allowed to dissolve back into eternity – a word that means timelessness. The
Hindu word for this is moksha: liberation, escape, freedom, deliverance. We
can think of it as “going home,” as the flying fish goes home to the water
from which it came.
In Buddhism, the cycle of birth and death and rebirth is called samsara and
we are bound to the cycle by our illusions about what is real and what is
impermanent, by our attachments, our desires, and our cravings for the
things of this world. Buddhist thought teaches that, through diligent practice
over many lifetimes, one can learn to let go of these illusions and cravings
and achieve nirvana, a state of perfect peace and the end of the suffering that
illusions and cravings create. Nirvana is not a place where one goes – not
the water as distinct from the air, not heaven as distinct from the earth – but
rather, nirvana is a state of non-being altogether. One is not in the water;
one is the water. Hinayana, the older school of Buddhism, is dedicated to
the salvation of the individual through monastic self-discipline and practice.
Mahayana Buddhism developed slightly later, and proposes the ideal of
salvation for all, through disciplines of popular devotion and universal
secular service. [Heinrich Zimmer. 1989. Philosophies of India. p. 18n].
These Indian religious traditions imagine earthly life as a particular
manifestation of the one reality that is, at once, creator and creation, God
and the world. Life – birth into the world – in some sense limits our ability
to participate fully in that oneness: we are restricted by the mortal body, by
the ego, by the spiritual garments that confer upon us what we think of as
our identity. And salvation removes those restrictions, returns us to full
participation in reality, even though in truth, we were never really separate at
all, except in our limited, human understanding. What happens after we die?
We return to where we came from, we are free – and we cease to be. When
we achieve nirvana, we are “blown out,” as a candle flame. And we are
deeply, entirely, at peace.
In contrast, the three monotheistic religions – Judaism, Christianity, and
Islam – understand God and the world to be distinct and different from each
other – like the flying fish is substantially different from the water or the air.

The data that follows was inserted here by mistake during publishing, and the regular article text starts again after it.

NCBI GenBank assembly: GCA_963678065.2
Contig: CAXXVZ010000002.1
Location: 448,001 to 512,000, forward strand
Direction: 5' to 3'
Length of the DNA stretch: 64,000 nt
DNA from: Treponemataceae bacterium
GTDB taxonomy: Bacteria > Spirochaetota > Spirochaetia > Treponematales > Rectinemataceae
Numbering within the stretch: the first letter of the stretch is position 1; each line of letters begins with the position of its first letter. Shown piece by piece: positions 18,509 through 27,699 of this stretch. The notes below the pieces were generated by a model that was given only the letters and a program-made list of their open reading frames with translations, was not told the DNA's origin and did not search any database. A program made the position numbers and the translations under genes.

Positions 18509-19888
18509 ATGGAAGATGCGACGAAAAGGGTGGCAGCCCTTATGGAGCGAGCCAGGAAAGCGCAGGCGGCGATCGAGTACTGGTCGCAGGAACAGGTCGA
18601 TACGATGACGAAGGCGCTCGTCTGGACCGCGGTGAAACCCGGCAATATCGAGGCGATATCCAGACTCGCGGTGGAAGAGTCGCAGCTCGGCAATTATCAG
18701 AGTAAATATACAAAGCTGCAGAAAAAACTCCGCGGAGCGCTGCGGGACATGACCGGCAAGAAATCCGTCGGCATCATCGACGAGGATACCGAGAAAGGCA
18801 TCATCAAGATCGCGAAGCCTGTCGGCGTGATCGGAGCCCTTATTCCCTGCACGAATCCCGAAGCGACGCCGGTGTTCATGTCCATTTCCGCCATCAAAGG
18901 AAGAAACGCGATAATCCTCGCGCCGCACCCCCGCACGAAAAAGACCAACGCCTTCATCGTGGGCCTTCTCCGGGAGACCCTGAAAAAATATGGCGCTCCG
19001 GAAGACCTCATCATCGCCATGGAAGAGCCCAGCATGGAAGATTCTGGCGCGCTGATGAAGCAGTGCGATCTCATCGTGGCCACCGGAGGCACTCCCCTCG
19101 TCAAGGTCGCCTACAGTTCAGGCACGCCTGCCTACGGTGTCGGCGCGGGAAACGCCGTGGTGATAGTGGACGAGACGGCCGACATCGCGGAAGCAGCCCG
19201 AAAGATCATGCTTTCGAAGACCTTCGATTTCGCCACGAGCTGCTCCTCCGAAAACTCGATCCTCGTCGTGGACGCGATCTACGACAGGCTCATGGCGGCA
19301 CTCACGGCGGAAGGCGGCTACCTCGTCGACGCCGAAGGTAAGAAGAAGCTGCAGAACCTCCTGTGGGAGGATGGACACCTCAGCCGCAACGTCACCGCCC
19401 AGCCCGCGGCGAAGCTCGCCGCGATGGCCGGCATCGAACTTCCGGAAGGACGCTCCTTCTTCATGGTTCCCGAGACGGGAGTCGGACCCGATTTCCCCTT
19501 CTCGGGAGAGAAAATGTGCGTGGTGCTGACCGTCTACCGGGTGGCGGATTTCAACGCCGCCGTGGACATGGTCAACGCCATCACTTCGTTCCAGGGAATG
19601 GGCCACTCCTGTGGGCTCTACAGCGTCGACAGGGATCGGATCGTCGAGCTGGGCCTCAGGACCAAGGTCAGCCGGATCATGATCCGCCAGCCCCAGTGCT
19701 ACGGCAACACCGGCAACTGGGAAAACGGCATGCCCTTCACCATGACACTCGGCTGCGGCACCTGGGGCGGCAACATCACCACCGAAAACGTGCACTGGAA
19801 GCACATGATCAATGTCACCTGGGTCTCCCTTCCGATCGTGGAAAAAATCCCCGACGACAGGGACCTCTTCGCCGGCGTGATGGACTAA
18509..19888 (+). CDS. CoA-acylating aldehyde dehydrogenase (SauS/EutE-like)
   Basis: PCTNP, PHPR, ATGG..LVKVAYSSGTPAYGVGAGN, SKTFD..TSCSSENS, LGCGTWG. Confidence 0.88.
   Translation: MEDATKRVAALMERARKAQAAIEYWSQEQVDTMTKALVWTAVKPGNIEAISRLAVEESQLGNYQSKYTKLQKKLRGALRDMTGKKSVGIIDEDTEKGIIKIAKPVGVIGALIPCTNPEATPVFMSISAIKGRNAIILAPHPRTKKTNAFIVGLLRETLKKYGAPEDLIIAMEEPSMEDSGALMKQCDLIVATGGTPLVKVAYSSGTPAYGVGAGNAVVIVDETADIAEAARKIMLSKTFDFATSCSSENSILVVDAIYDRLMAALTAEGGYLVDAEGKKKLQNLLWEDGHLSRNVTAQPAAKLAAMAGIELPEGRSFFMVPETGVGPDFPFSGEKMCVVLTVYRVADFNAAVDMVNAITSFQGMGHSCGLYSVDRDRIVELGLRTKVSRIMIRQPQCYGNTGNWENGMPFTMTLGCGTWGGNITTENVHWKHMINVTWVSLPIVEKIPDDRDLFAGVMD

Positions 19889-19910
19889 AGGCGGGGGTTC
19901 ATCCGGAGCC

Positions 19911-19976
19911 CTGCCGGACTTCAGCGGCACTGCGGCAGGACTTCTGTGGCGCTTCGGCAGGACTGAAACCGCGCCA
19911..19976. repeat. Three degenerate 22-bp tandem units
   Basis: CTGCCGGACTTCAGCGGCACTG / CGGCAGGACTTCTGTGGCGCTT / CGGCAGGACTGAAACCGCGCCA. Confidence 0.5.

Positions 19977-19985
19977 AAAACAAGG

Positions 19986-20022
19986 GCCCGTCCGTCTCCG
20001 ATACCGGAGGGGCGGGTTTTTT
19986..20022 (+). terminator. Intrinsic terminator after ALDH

The world is not the embodiment of Spirit, but is, rather, the creation of
God. God may have many aspects or attributes, but God is, somehow, a
being, so that it makes sense to think that God should have a name, and ears
to listen – or not. And human beings are also creatures, but we are not
divine; to think ourselves so is some kind of blasphemy. And there is no
sense of cycle upon cycle of birth and death and rebirth, but rather a linear
journey through time, from a nothingness before birth through one life on
earth. The question of what happens after we die, then, looms large in these
In Judaism, the oldest of the three, God has a special relationship to the
Jewish people. At the very beginning of creation, the world was a perfect
place – God saw everything that he had made, and indeed, it was very good
[Genesis 1:31]. Things soon began to deteriorate, and Biblical history is the
chronicle of covenants in which God lays out for the Jewish people how they
should work with him to make themselves and the world better.
Commandments and laws are to be followed, to the end that finally, at the
end of time, at the End of Days, everyone in the world will be absolutely
good, every person will do only that which is absolutely fair and just, and
there will be no hunger, no war, no injustice or meanness, every day will be
a day of freedom, and every person will be the image of God. [Harry Gersh.
1971. When a Jew Celebrates. p. 9, 249-50]. Salvation, then, is not individual,
though it depends on the shape of one’s individual life, and how one has
worked to make not only the world but also humankind better. Rather,
salvation is the redemption of good and honorable people from the exile
which is living in this state of less-than-perfection. The Jews have been
chosen as exemplars, showing the way for all people. But anyone who
honors God and lives a good and holy life may, at the End of Days,
participate in the Kingdom of God in which original goodness is restored.
Until that day, during life one works towards goodness; after death, if one